Why have I not seen a bilby yet?
In earlier times, bilbies were found across large areas of Australia, but numbers have declined rapidly in the last one hundred years because of competition for food with farm livestock, and feral rabbits introduced into Australia since European settlement. Other feral animals introduced into Australia, and not native to the Continent, such as feral cats and foxes, have also severely depleted bilby numbers by preying upon them for food, to the point that they have been officially classified nationally, internationally and in the Northern Territory, as Vulnerable to Extinction, while in Queensland under their state legislation the bilby is classified as endangered.

As the bilby is an Endangered Species, what is being done to help the bilbies?
In order to try and save the bilby from extinction, there have been a number of efforts to create predator-free reserves in Queensland, South Australia, Western Australia and even New South Wales, with varying degrees of success. Importantly, very interesting work is being carried out by local Aboriginal communities in the Outback, close to the areas where the bilby still exists in its traditional habitat and natural environment. For these communities, the bilby is not only a lovely animal, but a very important part of their culture and spiritual beliefs (The Dreaming), literally going back tens of thousands of years. Therefore, for Aboriginal Australians, who did not introduce the feral animals now threatening the bilby’s survival, the loss of the bilby would be very deeply felt. Local Aboriginal communities are working alongside Land Council members and scientists to survey and monitor bilby populations, using traditional tracking skills and expert knowledge of the country. Special methods are being developed to reduce the numbers of predators preying on the bilby. These projects are overseen by the Threatened Species Recovery Team, assisted by the Threatened Species Network, and supported by the Natural Heritage Trust, an Australian Government department. In this way, different people and organisations who share a common concern about the threat to the survival of the bilby, and other native wildlife, can all join together to work for the common good.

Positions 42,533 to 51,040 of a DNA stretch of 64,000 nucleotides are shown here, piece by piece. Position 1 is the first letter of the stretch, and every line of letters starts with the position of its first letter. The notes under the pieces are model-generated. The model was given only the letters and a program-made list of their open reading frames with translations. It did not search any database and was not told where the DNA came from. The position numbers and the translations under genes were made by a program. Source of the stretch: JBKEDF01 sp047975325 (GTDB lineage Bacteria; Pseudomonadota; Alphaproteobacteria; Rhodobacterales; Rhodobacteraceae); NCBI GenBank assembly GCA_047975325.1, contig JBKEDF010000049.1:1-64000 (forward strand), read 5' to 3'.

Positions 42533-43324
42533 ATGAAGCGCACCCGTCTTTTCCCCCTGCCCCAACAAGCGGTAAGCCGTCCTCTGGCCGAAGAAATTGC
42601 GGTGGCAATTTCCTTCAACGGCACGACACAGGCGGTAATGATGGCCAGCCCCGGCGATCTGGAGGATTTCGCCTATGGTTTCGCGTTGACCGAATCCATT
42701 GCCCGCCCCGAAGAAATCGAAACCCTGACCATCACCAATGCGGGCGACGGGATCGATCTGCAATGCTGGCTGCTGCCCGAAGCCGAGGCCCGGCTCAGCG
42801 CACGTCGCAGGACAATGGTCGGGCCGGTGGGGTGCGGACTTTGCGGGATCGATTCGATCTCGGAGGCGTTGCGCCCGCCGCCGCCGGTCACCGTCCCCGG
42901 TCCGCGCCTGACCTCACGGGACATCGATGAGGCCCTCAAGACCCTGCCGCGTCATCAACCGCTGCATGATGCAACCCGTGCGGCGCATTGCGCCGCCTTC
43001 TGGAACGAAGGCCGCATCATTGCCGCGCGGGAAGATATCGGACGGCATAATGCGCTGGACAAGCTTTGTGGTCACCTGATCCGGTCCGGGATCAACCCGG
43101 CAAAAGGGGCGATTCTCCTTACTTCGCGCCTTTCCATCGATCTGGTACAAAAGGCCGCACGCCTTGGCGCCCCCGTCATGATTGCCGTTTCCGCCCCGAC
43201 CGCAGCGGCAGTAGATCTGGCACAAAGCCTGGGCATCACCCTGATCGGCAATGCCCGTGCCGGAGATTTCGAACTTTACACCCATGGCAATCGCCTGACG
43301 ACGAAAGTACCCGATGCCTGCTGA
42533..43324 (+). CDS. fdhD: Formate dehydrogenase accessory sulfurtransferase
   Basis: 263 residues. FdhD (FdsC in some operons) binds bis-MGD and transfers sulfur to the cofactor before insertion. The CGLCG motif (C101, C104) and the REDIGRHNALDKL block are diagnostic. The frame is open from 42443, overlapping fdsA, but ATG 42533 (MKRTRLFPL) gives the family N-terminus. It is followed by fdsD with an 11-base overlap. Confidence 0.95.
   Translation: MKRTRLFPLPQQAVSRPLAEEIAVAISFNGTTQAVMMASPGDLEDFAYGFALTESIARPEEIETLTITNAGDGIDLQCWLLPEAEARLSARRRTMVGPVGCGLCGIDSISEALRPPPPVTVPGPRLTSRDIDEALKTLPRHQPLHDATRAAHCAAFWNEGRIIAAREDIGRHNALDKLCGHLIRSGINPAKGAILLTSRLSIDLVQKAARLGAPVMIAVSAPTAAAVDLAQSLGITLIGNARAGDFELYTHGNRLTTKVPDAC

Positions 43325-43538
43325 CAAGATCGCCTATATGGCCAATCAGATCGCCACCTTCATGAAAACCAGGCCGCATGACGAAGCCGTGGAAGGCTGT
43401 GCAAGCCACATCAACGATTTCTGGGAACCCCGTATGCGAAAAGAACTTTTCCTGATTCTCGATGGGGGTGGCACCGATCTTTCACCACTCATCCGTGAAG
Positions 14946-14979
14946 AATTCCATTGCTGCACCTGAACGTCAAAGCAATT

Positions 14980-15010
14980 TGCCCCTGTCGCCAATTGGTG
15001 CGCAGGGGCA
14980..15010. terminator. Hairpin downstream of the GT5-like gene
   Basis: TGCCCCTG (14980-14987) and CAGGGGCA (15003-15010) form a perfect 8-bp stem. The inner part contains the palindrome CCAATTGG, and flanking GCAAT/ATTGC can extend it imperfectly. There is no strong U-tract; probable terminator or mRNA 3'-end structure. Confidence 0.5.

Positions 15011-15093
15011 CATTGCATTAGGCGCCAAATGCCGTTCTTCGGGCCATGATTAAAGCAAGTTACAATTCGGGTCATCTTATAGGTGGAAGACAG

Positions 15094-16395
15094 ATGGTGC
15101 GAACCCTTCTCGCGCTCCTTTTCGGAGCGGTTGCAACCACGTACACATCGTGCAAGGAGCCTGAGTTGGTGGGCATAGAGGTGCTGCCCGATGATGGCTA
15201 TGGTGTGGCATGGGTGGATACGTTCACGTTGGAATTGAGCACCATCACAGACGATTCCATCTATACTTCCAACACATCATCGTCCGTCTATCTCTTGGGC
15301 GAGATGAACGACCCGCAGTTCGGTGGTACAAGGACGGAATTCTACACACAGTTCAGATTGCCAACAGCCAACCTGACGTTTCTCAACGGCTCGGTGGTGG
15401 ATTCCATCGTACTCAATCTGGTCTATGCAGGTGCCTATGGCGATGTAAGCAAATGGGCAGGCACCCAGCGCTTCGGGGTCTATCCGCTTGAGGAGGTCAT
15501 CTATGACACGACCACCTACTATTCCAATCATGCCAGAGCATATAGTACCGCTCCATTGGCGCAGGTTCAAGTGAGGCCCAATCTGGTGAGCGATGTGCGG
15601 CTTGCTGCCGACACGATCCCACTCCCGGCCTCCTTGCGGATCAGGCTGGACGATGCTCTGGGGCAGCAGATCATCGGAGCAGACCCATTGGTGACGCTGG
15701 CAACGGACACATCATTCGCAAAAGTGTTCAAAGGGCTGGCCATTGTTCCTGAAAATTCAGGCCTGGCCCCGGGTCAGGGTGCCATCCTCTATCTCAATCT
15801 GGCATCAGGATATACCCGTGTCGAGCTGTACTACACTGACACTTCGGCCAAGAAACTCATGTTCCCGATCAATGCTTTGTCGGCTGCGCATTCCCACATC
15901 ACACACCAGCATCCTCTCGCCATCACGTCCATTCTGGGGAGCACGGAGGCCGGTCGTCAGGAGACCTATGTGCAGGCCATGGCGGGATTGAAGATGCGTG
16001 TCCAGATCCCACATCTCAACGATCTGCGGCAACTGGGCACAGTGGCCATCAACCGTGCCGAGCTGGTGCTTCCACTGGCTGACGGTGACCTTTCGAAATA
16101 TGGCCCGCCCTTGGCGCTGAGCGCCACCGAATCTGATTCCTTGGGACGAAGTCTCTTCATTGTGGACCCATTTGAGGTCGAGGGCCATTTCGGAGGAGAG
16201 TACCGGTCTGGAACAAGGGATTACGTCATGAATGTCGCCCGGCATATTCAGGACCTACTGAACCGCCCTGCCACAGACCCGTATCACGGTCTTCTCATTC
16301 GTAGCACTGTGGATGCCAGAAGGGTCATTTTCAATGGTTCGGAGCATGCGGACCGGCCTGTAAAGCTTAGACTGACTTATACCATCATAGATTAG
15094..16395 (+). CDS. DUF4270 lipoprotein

Where can I see a bilby?
Finding a bilby in their natural habitat is almost impossible. Desert travellers may be able to locate the burrows and diggings of these secretive animals. But you can be sure to see a bilby in many of the various wildlife sanctuaries around Australia. One such place is the Alice Springs Desert Park where visitors can easily access the diversity of arid zone landscapes, plants and animals, with the added bonus of a managed environmental experience. The Park ensures guaranteed viewing of desert plants and animals, including the greater bilby - and many wild species are attracted to the habitats by the additional water and food resources. For more information visit their website at www.alicespringsdesertpark.com.au

Greater bilby [nt] (Macrotis lagotis sagitta) Once widespread across most of the mainland, the bilby is now confined to the

deserts of central Australia. Photo supplied by Alice Springs Desert Park

How is the Wildlife Preservation Society helping, and how can you help?
Members of the Wildlife Preservation Society of Australia have been working since the Society’s foundation in May 1909 to preserve and protect Australia’s wildlife in all its forms. Any funds donated to the Society’s bilby project will be put towards a bilby conservation project in the Pilbara region of Western Australia. For enquiries please contact our Society: Email: Tel: Fax: Address: info@wpsa.org.au 02 9556 1537 02 9599 0000 International: 61 2 9556 1537 International: 61 2 9599 0000

Wildlife Preservation Society of Australia Inc PO Box 42 BRIGHTON LE SANDS NSW 2216 Australia www.wpsa.org.au